|Drawing by Rob Tornoe, 2015.|
I don't see how anything I say is going to interfere with the grieving of anybody's family—I doubt any of the Broward County families whose children, brothers and sisters, and friends and teachers were murdered yesterday are hanging on Twitter waiting to see what Tomi Lahren or I have to say about it. If they are and they'd like us to stop, they're welcome to let me know, but that's not the impression I'm getting from Steph, or Glenn Greenwald's niece, who seem to need to talk, right now:Can the Left let the families grieve for even 24 hours before they push their anti-gun and anti-gunowner agenda? My goodness. This isn't about a gun it's about another lunatic. #FloridaShooting— Tomi Lahren (@TomiLahren) February 15, 2018
Never in a million years would I think that I had to run over dead bodies in the same hallway I once walked happily with my friends. Never in a million years would I think I had to mentally prepare myself for the worst because the gunshots were getting louder and closer. Never.— Steph (@ohstephany_) February 15, 2018
My niece goes to Marjory Stoneman Douglas High School in Parkland, where the shooting occurred. She wasn't there at the time, but just heard from my brother many horror stories of parents still without information about their kids, others who texted as their kids hid in closets.— Glenn Greenwald (@ggreenwald) February 14, 2018
Ben Shapiro at the Direly Wail claims that
Gun Control is not a policy. It’s a slogan.
Each time there’s a mass shooting, Democrats and members of the media (but I repeat myself) rush to the microphones and cameras to declare that this, finally, is the proper time to push Gun Control. Gun Control, in this case, is defined as literally anything that restricts gun purchases, transfers, or ownership. It is virtually never anything that will do anything to stop mass shootings.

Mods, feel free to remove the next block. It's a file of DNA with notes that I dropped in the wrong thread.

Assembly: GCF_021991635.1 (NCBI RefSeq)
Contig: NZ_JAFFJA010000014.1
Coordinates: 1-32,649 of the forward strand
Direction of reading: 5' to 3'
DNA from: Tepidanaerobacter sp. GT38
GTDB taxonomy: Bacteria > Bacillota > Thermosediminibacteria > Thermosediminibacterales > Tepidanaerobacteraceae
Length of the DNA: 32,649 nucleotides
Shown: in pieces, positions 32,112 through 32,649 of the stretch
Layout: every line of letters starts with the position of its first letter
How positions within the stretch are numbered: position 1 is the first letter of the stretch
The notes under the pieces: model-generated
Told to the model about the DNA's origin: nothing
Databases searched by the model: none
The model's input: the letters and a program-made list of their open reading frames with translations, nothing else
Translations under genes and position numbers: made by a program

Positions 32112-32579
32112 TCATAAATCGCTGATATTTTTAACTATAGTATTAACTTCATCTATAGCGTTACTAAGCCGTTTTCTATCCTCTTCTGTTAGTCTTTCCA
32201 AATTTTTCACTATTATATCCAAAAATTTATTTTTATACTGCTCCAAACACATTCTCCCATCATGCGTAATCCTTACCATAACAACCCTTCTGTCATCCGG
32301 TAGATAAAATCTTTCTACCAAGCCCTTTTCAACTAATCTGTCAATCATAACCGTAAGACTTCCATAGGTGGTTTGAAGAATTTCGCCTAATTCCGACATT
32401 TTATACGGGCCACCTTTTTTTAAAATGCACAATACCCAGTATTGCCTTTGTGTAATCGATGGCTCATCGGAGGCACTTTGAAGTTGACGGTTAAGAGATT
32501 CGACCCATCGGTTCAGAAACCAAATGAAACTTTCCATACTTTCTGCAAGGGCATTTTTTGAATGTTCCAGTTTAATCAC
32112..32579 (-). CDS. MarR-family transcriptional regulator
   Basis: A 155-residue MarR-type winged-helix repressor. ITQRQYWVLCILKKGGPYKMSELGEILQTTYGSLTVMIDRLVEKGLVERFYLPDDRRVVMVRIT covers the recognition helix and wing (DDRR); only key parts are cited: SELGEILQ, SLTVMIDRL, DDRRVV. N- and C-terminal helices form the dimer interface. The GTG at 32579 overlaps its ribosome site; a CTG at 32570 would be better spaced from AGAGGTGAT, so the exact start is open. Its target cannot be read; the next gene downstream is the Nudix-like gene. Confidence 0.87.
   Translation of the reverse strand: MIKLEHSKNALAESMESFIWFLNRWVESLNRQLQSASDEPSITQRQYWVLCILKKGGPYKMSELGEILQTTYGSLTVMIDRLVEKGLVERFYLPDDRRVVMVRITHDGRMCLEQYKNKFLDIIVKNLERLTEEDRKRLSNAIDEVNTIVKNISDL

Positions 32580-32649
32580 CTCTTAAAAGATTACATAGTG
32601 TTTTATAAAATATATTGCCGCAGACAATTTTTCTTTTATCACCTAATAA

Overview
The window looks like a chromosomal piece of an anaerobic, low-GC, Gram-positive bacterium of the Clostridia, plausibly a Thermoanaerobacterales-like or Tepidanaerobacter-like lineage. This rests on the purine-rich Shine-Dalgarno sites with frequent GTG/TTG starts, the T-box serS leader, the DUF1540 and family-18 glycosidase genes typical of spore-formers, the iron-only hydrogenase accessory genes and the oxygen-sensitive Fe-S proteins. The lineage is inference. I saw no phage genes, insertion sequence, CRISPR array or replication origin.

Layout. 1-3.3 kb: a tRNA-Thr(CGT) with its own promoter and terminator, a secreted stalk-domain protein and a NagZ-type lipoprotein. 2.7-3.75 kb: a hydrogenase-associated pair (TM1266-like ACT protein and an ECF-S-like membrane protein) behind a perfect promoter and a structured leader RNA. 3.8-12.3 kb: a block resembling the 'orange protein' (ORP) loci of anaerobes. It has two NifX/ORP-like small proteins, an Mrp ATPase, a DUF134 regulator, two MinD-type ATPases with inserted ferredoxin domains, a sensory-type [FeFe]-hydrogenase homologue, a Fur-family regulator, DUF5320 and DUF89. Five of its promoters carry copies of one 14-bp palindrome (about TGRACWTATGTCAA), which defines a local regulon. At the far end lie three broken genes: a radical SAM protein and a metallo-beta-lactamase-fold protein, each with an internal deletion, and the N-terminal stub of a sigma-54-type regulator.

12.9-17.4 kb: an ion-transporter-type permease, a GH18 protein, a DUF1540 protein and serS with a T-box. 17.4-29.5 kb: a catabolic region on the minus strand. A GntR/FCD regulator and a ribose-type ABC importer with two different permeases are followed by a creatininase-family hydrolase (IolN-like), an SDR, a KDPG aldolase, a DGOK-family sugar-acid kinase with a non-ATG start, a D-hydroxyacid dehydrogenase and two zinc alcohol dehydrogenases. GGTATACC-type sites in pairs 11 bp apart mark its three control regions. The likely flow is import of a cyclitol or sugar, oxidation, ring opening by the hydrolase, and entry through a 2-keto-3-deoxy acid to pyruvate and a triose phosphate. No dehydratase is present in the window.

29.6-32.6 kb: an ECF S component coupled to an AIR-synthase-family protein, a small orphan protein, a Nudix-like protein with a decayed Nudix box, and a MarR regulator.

"Gun control" is a terrible slogan, if it's a slogan, which I doubt. It is not cute enough. "Gunsense" is a slogan.
"Gun control" (no reason to cap the second word, either), is exactly what it says, a policy, or any of a family of policies, for controlling the distribution and use of guns. It includes "literally anything that restricts gun purchases, transfers, or ownership" because those are literally all the ways in which the legal system can control who has a gun and how many they have, because "gun control" is one of the most literal expressions ever, which is why it would be a lousy slogan. Although I suppose in a society where one forces some people to have guns that would also be a form of control.
If it is used to control guns that are used in mass shootings, then there is a good chance that it will help to stop mass shootings. For example, during Prohibition, gangsters occasionally made use of their Thomson submachine gun to kill large numbers of their enemies rapidly. After these weapons were outlawed in the National Firearms Act of 1934, gangsters stopped using them so much. Even though they were criminals. Tommy guns had become difficult to get and awkward to keep, and their use diminished. This really happened, and it's just one example.
Also, Ben Shapiro is a member of the media, and yet he is not a Democrat. Just saying.
Other countries do not experience anything remotely approaching the level of mass shootings we have in the United States. Those countries have heavy gun regulations. Therefore, if we impose gun regulations in the United States, the level of mass shootings will drop.
The fallacy in this argument is that the United States has a unique philosophy, history, population, and ownership level of firearms already.So unique as to defy the simple logic of supply and demand? Similar to the Philippines, Russia, Yemen, and France (the other countries with the highest levels of mass shootings) but so different from Australia? Another country created by exiles from the British criminal class driving the indigenous inhabitants from their traditional homes, where 13 horrible mass shootings from 1979 to 1996 led to severe gun control legislation and there has not been one mass shooting since?